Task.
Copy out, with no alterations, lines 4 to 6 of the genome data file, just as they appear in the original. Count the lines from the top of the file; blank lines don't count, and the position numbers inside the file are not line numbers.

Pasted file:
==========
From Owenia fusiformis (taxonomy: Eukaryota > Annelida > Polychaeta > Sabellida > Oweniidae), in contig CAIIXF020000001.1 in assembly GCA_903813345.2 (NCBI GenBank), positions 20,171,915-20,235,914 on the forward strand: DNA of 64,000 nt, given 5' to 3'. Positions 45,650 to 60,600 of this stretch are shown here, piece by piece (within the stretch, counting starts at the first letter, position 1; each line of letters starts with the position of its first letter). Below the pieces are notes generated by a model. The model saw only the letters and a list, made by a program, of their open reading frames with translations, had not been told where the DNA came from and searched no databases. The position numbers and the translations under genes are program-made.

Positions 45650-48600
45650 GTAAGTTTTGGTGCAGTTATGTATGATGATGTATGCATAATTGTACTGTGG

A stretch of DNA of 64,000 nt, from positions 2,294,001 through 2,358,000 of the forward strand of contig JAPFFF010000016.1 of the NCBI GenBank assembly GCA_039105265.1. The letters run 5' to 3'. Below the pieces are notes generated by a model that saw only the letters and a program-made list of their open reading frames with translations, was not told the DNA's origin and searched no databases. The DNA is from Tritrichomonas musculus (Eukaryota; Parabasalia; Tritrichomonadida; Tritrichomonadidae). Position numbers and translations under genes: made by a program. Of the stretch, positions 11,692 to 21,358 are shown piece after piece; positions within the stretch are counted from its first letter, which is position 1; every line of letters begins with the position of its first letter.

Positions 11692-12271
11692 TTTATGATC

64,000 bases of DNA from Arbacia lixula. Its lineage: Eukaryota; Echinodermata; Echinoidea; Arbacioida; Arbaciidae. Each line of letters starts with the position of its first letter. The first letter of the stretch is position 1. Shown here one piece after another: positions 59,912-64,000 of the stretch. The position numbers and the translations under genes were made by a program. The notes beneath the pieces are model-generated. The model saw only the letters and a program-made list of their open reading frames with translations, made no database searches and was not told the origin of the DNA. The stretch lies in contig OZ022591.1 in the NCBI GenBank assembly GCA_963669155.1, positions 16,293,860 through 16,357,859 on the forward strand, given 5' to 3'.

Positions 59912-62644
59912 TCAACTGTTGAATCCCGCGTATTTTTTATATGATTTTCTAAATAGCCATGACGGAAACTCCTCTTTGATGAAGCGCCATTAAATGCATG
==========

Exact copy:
A stretch of DNA of 64,000 nt, from positions 2,294,001 through 2,358,000 of the forward strand of contig JAPFFF010000016.1 of the NCBI GenBank assembly GCA_039105265.1. The letters run 5' to 3'. Below the pieces are notes generated by a model that saw only the letters and a program-made list of their open reading frames with translations, was not told the DNA's origin and searched no databases. The DNA is from Tritrichomonas musculus (Eukaryota; Parabasalia; Tritrichomonadida; Tritrichomonadidae). Position numbers and translations under genes: made by a program. Of the stretch, positions 11,692 to 21,358 are shown piece after piece; positions within the stretch are counted from its first letter, which is position 1; every line of letters begins with the position of its first letter.

Positions 11692-12271
11692 TTTATGATC